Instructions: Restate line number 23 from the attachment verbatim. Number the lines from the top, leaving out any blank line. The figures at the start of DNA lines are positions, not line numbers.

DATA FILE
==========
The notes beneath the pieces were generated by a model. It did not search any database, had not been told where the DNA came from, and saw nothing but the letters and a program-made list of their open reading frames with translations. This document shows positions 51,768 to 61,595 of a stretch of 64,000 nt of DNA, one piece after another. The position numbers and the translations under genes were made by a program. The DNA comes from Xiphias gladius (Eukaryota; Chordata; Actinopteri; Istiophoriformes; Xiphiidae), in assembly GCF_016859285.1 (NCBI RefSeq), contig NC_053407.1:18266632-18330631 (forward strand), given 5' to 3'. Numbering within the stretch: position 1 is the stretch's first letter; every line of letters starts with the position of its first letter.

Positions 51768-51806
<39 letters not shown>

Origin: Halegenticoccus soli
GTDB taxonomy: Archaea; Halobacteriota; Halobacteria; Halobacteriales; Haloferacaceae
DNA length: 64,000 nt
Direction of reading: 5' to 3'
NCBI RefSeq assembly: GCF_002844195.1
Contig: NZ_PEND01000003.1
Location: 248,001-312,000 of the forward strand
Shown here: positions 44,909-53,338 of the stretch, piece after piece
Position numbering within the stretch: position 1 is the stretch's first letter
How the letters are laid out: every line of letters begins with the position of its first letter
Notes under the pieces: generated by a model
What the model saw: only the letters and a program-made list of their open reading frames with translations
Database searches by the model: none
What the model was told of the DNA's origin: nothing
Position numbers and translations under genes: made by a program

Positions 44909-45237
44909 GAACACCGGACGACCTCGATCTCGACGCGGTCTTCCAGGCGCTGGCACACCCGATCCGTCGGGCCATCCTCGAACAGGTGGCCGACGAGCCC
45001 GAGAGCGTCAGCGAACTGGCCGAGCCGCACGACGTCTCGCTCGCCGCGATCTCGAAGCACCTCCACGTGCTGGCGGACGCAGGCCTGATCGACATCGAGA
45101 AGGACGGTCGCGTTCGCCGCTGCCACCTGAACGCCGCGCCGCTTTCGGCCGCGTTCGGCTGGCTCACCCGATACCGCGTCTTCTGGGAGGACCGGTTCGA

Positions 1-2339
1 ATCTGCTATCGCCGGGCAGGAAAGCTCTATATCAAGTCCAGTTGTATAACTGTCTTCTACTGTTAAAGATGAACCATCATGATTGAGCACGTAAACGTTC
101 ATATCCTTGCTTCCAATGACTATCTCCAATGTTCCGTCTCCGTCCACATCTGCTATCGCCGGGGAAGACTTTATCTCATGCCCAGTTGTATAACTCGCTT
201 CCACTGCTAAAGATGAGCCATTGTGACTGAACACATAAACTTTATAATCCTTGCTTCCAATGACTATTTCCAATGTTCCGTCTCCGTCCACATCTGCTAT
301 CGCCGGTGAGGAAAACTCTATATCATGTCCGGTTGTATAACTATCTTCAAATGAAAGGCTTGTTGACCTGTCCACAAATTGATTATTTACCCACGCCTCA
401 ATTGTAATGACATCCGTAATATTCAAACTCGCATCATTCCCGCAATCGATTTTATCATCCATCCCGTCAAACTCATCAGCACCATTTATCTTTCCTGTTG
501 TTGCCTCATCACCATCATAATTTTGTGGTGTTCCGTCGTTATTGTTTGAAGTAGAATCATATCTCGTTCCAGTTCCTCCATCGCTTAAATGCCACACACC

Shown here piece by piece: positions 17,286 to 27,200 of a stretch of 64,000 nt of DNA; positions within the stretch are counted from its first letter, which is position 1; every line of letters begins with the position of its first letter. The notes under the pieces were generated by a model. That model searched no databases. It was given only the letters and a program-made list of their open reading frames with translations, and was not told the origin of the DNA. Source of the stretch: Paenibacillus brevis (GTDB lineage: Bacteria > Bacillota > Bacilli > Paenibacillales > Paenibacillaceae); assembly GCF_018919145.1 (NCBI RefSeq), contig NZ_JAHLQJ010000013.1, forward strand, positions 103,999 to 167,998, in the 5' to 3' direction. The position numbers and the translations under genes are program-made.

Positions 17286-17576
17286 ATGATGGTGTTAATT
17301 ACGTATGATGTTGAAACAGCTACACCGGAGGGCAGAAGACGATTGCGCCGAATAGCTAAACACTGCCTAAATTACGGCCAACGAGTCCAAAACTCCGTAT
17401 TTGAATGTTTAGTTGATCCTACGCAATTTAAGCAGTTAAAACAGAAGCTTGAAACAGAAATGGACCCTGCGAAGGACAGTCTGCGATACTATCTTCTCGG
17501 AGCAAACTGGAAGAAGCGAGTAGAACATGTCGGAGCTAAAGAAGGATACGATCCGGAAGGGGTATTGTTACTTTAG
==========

Positions 1-2339